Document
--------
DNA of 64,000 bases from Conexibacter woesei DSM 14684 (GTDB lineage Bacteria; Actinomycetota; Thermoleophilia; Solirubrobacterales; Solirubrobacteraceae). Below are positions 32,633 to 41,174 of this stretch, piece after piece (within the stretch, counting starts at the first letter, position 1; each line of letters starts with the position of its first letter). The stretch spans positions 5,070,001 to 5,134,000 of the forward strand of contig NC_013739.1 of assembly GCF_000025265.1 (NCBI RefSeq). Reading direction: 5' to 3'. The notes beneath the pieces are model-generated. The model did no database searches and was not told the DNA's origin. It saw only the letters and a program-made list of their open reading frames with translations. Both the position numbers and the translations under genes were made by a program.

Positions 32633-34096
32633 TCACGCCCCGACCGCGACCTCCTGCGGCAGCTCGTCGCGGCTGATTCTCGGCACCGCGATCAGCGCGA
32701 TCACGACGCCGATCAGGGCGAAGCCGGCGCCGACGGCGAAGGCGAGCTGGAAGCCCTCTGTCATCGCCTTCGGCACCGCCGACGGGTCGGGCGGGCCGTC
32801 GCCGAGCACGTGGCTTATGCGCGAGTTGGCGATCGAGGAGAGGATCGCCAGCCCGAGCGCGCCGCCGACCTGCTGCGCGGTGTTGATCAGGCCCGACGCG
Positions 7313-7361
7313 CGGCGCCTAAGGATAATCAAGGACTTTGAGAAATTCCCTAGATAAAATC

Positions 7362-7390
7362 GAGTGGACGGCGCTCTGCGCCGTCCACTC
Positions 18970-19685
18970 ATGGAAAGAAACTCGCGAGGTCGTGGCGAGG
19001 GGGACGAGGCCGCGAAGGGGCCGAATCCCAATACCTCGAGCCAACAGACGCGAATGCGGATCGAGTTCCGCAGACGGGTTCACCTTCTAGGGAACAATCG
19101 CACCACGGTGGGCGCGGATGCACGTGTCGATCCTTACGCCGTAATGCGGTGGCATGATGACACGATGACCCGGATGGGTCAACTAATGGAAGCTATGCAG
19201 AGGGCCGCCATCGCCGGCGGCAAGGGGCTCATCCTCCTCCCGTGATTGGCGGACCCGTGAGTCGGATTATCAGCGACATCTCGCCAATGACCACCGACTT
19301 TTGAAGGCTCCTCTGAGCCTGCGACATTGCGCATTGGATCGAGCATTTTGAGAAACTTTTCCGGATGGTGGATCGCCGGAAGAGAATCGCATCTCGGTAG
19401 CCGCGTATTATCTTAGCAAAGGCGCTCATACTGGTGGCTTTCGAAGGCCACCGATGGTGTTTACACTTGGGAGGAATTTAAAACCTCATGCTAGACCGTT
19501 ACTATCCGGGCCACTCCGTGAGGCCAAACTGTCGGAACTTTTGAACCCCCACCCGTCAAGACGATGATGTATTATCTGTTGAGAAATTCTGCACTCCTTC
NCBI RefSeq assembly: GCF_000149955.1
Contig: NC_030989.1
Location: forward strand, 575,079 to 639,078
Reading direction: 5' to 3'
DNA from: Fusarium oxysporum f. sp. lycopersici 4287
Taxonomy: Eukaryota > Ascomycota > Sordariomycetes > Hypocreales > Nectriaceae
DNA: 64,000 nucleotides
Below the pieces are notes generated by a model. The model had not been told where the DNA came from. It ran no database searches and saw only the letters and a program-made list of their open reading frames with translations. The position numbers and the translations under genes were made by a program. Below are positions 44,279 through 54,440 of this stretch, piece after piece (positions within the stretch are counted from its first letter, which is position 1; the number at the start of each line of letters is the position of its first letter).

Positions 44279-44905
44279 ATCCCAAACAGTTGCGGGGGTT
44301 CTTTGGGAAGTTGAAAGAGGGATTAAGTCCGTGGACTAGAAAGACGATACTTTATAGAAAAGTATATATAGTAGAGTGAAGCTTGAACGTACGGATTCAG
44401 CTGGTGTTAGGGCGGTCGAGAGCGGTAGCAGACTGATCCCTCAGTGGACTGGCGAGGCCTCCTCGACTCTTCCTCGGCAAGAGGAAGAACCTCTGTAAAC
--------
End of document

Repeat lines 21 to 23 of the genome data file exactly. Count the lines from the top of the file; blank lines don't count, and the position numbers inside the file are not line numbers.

Reading direction: 5' to 3'
DNA from: Fusarium oxysporum f. sp. lycopersici 4287
Taxonomy: Eukaryota > Ascomycota > Sordariomycetes > Hypocreales > Nectriaceae